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International players have made mark in NFL draft

Tamba Hali, who moved to the United States from Liberia when he was 10 years old, has been a five-time Pro Bowler for the Chiefs. 

The NFL draft kicks off Thursday, and teams will be looking to maximize their value with each selection. Sometimes, that means taking a chance on foreign-born players, many of whom didn’t begin playing the game until years after many of their peers.

The gold standard of international draftees in recent years is Kansas City Chiefs linebacker Tamba Hali, who fled war-torn Liberia for the United States at age 10. He became a star pass-rusher at Teaneck High School in New Jersey and earned a scholarship to Penn State, where he was an All-American. The Chiefs selected him No. 20 overall in the first round of the 2006 draft, and he’s gone on to be named to five Pro Bowls in 11 professional seasons.

Two London-born players, University of Connecticut safety Obi Melifonwu and Texas A&M offensive tackle Jermaine Eluemunor, are names to watch in this year’s draft. With that in mind, we recall 10 notable international NFL draftees of the past decade (in alphabetical order):

Birthplace: Lagos, Nigeria

Drafted: First round, No. 20 overall, by Philadelphia Eagles in 2015

Position: Wide receiver

When Agholor was 5 years old, he and his family emigrated from Nigeria, where his father had been a top-level soccer player. They moved to the United States and settled in Tampa, Florida, where Nelson went on to become a star running back, wide receiver and safety in high school. He was recruited by most of the top college programs but opted to attend Southern California, the first school to extend an offer. As a junior, Agholor recorded 104 receptions and 12 touchdown catches to raise his draft stock. In his first two NFL seasons, he totaled 59 receptions and three touchdowns.

Birthplace: London

Drafted: Fifth round, No. 149 overall, by Miami Dolphins in 2015

Position: Running back

English by birth and Nigerian by heritage, Ajayi’s family moved to the United States when he was 7 and eventually settled in Frisco, Texas. He’s an Arsenal fan and played soccer until his junior year in high school, when he decided to focus solely on football. He attended Boise State and rushed for 3,796 yards in three seasons, leading the nation with 347 carries and 32 touchdowns as a junior. Ajayi burst into the spotlight last season as a second-year pro, joining O.J. Simpson, Earl Campbell and Ricky Williams as the only NFL players to record back-to-back 200-yard rushing games. He ultimately ranked fourth in the league with 1,272 rushing yards and earned a Pro Bowl berth.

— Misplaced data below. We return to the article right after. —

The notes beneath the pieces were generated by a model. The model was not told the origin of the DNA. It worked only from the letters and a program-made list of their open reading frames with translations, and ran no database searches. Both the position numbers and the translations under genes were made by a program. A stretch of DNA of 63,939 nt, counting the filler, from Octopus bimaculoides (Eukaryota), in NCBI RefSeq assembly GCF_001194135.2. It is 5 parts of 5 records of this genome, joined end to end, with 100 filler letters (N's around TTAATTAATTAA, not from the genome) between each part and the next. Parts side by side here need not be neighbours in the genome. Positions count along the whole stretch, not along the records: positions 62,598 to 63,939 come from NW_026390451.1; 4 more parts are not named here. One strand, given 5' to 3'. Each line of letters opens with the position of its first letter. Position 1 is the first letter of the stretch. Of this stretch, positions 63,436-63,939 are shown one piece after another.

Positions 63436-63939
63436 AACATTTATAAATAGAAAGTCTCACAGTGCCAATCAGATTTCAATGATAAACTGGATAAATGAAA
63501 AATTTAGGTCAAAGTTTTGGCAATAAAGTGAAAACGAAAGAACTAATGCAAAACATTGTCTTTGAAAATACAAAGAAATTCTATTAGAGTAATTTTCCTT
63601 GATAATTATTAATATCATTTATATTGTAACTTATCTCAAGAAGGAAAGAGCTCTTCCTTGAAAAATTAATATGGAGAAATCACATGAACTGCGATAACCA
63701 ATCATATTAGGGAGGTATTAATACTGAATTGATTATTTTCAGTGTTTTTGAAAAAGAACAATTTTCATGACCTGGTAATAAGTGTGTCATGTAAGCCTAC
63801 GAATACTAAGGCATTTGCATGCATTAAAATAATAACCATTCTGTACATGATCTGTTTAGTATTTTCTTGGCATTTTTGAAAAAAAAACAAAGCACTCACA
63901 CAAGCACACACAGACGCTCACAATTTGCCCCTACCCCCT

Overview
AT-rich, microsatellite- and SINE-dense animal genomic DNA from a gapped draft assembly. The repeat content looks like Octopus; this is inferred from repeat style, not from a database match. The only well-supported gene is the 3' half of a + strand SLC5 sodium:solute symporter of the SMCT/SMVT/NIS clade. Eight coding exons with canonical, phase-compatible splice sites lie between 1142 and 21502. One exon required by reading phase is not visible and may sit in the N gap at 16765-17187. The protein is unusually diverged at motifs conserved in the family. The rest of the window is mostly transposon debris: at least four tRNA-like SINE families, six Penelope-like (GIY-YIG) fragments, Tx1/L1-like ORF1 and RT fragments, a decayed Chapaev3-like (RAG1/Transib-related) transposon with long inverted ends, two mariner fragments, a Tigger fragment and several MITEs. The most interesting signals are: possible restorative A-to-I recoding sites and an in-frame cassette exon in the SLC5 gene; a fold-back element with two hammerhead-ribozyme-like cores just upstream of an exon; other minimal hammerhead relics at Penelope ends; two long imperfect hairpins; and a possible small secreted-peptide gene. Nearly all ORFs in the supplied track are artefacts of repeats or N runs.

Birthplace: Accra, Ghana

Drafted: First round, No. 5 overall, by Detroit Lions in 2013

Position: Defensive end

Ansah grew up playing soccer and basketball in his home country and was encouraged to attend Brigham Young University by a Mormon missionary. He unsuccessfully tried out for the Cougars basketball team twice but was later advised to try football because of his size and athletic talent. He knew almost nothing about the sport, yet he made the team and improbably became a high draft pick within three years. He became the second Ghana-born player to be selected in the first round of the NFL draft, following defensive end Ebenezer Ekuban, who was picked No. 20 overall in 1999 by the Dallas Cowboys.

Gosder Cherilus

Birthplace: Desdunes, Haiti

Drafted: First round, No. 17 overall, by Detroit Lions in 2008

Position: Offensive tackle

Cherilus moved to the United States at age 14 and attended high school in Somerville, Massachusetts. He played soccer as a youth but was steered to football in high school. He then earned a scholarship to Boston College, where he started 51 consecutive games. As a senior, he served as offensive co-captain alongside star quarterback Matt Ryan. Cherilus would play nine NFL seasons with the Lions, Indianapolis Colts and Tampa Bay Buccaneers before announcing his retirement last month. He remains active in charitable causes in both Haiti and the U.S.

Birthplace: Melbourne, Australia

Drafted: Second round, No. 63 overall, by Denver Broncos in 2016

Position: Defensive tackle